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CosmosUp | February 27, 2020

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5 Hypothetical Planets That haven't been Seen (Yet)

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A Fifth Gas Giant

One of the other explanations for the LHB is the so-called Nice model, named after Nice, France, where it was first developed. According to the Nice model, Saturn, Uranus, and Neptune—the outer gas giants—started out in smaller orbits, surrounded by a cloud of asteroid-sized objects.

Over time, some of those smaller objects passed close to the gas giants. Those close encounters caused the orbits of the gas giants to expand, albeit very slowly. Jupiter’s orbit actually got a bit smaller. At some point, Jupiter and Saturn’s orbits got into a resonance, causing Jupiter to go around the Sun twice every time Saturn went around once. That caused havoc.

A lot happened very quickly, by solar system standards. The almost-circular orbits of Jupiter and Saturn got stretched, and Saturn, Uranus, and Neptune had several close encounters.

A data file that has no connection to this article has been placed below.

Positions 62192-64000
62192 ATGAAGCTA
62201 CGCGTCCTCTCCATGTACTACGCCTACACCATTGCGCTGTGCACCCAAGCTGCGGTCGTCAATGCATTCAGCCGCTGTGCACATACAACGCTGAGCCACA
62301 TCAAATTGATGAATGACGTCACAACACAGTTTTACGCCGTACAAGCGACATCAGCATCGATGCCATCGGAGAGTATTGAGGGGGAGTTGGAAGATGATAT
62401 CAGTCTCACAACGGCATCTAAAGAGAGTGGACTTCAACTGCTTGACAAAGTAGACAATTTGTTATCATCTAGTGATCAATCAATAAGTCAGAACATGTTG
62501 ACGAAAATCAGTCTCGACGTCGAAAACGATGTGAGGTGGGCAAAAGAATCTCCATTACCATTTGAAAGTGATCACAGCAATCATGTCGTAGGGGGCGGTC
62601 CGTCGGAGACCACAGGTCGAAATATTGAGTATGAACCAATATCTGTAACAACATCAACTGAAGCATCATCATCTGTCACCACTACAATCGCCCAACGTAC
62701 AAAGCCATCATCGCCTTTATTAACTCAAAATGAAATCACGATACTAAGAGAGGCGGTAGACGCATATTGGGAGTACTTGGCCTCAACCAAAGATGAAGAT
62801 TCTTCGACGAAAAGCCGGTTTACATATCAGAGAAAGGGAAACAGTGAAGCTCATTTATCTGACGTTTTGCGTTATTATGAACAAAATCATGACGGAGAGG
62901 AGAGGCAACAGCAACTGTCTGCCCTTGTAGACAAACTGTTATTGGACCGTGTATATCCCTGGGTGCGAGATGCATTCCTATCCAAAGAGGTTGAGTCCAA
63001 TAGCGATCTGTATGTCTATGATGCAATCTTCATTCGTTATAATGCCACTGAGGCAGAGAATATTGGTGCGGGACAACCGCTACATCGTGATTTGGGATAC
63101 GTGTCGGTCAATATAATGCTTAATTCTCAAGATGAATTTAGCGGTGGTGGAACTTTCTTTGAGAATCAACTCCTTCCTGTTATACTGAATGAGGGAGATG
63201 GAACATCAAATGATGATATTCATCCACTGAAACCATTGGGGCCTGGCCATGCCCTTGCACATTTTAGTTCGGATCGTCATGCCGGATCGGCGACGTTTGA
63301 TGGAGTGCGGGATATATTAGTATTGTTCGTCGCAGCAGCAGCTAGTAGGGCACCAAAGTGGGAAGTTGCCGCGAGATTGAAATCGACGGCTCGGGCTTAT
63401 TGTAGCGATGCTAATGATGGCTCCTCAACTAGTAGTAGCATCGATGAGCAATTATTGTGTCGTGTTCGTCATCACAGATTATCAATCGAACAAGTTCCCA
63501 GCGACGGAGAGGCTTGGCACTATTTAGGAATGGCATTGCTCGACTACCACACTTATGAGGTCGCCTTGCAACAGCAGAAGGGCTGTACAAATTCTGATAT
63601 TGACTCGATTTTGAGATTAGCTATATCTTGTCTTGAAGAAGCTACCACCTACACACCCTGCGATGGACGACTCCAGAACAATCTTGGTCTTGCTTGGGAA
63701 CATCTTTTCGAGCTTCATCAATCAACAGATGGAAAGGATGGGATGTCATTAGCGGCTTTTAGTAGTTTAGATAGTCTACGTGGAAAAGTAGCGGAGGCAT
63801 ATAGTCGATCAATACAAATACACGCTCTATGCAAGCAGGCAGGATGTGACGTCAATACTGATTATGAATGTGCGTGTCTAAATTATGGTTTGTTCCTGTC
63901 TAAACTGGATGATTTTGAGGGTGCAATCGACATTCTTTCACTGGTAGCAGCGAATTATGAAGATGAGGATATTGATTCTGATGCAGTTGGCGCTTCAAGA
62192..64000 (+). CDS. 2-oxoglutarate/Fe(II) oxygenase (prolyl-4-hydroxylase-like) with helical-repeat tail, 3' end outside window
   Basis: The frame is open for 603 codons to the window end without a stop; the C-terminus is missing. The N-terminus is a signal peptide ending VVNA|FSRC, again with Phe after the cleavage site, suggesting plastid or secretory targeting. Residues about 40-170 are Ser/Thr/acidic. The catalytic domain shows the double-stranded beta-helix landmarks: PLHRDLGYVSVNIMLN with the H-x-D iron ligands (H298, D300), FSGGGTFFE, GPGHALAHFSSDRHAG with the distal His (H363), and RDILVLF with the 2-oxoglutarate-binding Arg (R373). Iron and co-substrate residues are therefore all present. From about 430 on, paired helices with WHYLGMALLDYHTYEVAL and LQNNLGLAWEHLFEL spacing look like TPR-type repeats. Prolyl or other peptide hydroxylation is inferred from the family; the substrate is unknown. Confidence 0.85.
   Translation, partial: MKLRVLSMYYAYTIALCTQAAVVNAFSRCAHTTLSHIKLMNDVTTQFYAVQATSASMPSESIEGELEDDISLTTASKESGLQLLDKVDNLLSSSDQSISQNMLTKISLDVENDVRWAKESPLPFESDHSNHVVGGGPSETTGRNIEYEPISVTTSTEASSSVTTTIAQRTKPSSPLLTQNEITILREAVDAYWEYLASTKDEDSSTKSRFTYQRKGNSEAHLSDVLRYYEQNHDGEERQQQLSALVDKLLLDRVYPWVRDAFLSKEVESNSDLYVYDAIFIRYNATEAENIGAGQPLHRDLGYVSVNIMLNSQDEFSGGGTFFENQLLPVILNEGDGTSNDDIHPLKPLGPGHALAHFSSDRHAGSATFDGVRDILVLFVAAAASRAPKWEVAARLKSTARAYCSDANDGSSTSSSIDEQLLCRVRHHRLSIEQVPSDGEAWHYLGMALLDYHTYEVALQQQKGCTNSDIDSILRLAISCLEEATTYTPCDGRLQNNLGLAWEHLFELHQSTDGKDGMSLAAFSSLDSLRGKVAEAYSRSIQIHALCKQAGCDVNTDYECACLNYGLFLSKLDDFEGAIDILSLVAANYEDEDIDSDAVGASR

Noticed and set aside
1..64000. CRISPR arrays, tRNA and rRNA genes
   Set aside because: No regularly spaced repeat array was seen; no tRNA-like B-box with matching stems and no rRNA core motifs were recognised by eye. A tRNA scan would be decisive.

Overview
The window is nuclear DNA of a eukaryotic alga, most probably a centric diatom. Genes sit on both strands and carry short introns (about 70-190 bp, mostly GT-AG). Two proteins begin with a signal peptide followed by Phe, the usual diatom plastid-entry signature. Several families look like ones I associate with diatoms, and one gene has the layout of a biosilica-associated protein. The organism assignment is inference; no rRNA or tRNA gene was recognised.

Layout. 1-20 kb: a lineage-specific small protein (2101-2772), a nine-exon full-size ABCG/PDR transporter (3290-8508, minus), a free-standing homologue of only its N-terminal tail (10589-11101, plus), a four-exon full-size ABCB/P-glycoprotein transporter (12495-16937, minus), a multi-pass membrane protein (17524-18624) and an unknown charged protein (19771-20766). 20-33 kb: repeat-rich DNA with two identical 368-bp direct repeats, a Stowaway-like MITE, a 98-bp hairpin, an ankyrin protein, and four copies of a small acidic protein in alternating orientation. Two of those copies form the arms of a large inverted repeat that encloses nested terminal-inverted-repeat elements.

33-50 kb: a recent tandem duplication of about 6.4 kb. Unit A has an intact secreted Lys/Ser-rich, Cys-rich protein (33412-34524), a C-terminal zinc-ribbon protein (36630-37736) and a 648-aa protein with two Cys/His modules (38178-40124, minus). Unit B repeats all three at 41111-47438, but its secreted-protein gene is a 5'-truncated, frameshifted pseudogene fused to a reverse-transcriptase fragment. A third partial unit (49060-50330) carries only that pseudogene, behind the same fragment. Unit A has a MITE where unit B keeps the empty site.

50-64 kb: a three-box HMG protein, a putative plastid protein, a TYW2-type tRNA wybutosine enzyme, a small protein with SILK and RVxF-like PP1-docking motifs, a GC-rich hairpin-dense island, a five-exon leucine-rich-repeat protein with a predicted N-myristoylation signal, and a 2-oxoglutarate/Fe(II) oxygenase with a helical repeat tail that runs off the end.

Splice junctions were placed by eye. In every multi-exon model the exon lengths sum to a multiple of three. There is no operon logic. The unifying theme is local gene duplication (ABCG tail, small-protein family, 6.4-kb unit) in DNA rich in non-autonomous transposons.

The cloud of smaller objects got stirred up, and the LHB was triggered. Once everything settled down, Jupiter, Saturn, Uranus, and Neptune had orbits similar to their current ones. The Nice model also predicts other features of the current solar system, like Jupiter’s Trojan asteroids, but the original model didn’t explain everything.

It needed modification. One suggested change was to add a fifth gas giant. In simulations, the event that triggers the LHB also ejects the hypothetical fifth gas giant from the Solar System. Such simulations lead to a solar system that looks like the current one, so it’s not an unreasonable idea.


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